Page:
The first of the award-winning 21c Museum Hotels, 21c Louisville is a radical re-envisioning of five contiguous 19th century warehouse buildings in Louisville’s historic downtown district. Our straightforward, modern insertions weave the five buildings together, highlighting elements of the original fabric and providing opportunities to display dramatic, large-scale contemporary art.
The most significant of our transformations is a five-story atrium cut through the center of the site, above which a new steel truss supports an original party wall. The atrium brings natural light to interior-facing guest rooms and culminates in a grand event space on the lowest level of the building.
Exposed structural brick wall, stripped and featuring lighting installation.
The hotel has been overwhelmingly popular. The attention it has received, as well as that of its restaurant Proof on Main, has contributed significantly to downtown Louisville’s revival.
Key People
Stephen Brockman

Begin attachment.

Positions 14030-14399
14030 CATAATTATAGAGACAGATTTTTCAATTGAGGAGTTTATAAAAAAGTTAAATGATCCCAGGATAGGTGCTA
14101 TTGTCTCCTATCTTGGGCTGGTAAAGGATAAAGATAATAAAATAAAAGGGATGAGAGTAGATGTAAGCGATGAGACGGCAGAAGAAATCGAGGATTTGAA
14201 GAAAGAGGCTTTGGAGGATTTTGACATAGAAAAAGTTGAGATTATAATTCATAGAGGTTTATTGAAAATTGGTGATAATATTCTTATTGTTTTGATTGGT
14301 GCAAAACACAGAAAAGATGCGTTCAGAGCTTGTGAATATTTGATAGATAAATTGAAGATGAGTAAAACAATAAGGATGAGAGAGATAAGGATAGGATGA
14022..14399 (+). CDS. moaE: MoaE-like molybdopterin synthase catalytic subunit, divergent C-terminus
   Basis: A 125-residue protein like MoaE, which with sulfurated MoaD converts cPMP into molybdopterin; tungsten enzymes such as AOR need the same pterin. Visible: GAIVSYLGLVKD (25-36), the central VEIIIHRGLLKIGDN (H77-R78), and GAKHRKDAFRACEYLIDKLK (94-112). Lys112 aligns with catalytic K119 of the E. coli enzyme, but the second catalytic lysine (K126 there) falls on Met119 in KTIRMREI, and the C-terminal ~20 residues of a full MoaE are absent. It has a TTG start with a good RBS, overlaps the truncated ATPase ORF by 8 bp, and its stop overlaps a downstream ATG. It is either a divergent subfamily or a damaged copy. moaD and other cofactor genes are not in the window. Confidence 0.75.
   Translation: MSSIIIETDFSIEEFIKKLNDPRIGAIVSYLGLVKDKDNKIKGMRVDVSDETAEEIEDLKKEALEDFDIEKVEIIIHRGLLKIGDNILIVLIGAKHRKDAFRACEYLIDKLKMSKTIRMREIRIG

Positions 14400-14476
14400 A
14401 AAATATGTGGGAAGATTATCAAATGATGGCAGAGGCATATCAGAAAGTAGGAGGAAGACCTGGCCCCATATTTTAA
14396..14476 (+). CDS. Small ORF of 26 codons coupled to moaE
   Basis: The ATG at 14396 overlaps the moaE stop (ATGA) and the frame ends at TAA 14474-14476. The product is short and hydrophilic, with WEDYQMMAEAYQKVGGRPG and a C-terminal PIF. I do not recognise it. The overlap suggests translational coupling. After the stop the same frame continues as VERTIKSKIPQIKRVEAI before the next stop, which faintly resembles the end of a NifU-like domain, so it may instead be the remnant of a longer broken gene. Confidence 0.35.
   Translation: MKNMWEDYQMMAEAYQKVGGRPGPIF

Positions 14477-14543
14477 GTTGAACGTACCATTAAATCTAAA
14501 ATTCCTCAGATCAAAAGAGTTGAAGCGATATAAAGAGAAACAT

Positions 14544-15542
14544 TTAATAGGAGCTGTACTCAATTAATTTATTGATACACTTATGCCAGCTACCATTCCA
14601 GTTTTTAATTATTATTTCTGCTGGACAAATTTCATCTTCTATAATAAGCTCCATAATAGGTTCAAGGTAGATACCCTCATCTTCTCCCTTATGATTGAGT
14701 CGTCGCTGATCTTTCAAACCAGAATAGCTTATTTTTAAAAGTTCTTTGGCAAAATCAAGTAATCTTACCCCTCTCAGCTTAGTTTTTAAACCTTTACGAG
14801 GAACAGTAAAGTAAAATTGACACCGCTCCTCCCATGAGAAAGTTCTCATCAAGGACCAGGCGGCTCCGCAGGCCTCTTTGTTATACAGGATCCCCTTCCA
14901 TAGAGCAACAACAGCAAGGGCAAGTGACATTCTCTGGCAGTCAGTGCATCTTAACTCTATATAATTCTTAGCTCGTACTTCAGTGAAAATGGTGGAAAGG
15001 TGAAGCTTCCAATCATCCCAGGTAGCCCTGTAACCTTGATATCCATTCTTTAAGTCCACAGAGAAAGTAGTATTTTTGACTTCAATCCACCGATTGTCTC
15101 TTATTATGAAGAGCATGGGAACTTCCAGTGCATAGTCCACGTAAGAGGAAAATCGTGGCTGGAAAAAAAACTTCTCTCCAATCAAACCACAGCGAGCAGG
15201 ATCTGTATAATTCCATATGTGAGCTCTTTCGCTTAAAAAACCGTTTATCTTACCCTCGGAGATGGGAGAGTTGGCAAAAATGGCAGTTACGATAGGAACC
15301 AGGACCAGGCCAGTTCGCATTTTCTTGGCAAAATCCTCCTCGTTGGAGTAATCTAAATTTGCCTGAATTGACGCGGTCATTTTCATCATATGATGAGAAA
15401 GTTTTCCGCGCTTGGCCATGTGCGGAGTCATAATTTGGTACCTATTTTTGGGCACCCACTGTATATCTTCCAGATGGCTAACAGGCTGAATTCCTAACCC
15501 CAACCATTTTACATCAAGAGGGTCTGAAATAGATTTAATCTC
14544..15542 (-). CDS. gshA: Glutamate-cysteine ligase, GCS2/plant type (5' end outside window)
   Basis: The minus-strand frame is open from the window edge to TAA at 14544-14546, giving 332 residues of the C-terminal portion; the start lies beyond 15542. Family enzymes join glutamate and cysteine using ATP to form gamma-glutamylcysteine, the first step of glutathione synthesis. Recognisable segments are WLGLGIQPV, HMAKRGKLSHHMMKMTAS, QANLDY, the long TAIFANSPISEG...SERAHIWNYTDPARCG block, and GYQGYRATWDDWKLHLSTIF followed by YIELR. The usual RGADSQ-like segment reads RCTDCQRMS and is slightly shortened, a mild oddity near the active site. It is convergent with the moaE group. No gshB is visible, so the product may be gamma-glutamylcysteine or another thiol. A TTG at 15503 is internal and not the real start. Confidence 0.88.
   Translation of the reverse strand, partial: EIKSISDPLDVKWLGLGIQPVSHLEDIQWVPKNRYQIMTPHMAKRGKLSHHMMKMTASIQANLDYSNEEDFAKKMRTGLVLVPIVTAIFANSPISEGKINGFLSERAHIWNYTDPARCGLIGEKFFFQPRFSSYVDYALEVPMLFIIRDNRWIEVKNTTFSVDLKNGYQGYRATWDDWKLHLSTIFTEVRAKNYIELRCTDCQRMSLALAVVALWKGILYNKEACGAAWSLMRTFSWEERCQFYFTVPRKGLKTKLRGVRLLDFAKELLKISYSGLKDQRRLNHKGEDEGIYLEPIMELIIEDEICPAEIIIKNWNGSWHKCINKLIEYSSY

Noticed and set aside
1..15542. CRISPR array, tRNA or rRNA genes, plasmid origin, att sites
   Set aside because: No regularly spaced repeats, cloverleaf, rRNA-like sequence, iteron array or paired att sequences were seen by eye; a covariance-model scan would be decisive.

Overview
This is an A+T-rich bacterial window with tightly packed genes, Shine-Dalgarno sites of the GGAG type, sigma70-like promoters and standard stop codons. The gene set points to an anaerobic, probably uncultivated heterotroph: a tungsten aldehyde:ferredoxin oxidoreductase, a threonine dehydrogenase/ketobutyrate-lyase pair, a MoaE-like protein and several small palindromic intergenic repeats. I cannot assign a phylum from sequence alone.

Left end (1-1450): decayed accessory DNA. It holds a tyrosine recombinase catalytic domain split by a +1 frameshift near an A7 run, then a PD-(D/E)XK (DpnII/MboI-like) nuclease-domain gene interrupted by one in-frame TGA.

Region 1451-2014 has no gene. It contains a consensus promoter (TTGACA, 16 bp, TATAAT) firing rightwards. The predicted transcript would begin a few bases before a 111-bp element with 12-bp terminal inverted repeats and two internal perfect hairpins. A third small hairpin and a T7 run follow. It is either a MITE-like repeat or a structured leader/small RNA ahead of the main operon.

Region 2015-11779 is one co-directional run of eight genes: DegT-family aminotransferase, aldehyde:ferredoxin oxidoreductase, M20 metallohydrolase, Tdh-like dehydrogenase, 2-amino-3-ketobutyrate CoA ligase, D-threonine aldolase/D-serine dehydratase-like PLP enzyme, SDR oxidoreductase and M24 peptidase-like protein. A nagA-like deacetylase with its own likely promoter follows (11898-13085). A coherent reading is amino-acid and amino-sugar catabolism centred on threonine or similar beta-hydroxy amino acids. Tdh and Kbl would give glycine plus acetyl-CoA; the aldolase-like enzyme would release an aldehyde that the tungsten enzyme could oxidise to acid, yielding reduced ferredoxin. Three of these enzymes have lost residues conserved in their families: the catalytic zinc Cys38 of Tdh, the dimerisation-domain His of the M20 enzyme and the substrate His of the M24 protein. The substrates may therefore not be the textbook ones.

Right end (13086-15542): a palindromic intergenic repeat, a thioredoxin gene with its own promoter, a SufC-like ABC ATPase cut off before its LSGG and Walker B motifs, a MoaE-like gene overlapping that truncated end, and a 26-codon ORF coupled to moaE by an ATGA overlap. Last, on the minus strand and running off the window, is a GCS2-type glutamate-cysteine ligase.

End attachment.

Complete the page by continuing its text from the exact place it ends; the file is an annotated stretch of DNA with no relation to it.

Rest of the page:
Project Lead
Terrence Schroeder
Project Manager
Collaborators

Deborah Berke Partners

Design Architect, Interior Design

K. Norman Berry Associates Architects PLLC

Executive Architect

Stanley D. Lindsey and Associates

Structural Engineer

Kerr-Greulich Engineers, Inc.

MEP Engineer

Renfro Design Group, Inc.

Lighting Design

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Recognition

#1 Best U.S. Hotel and #6 Best Hotel in the World

Conde Nast Traveler

Best Hotel - Best of Year Awards

Interior Design Magazine

Global Vision Award

Travel Leisure

Drawings

Bird's eye photograph of building site and context
Floor plan.
Ground floor plan.
Guest room floor plan.
Building section.
Exploded axonometric drawing outlining building program.
Series of 20 small sketches of interior and exterior views.
At the project’s onset, the original buildings on site – five contiguous historic buildings from the 19th century – had been vacant for over 20 years without any modern electrical, plumbing, mechanical or fire protection systems. They had housed the Falls City Tobacco Bank building and the G. Schurmann Wholesale Saddler, beautiful examples of commercial architecture done in a Renaissance Revival style, and while the series of buildings form a cohesive whole, the distinctive character of each is still legible on the façade.
Landscape
Our design sought to respect the buildings’ history, ensuring that existing masonry walls and architectural details were framed in public spaces to reveal the space’s original warehouse character. By adaptively reusing a preexisting structure, this project provides a socially and environmentally sustainable model for the continuing revitalization of Louisville’s historic downtown.
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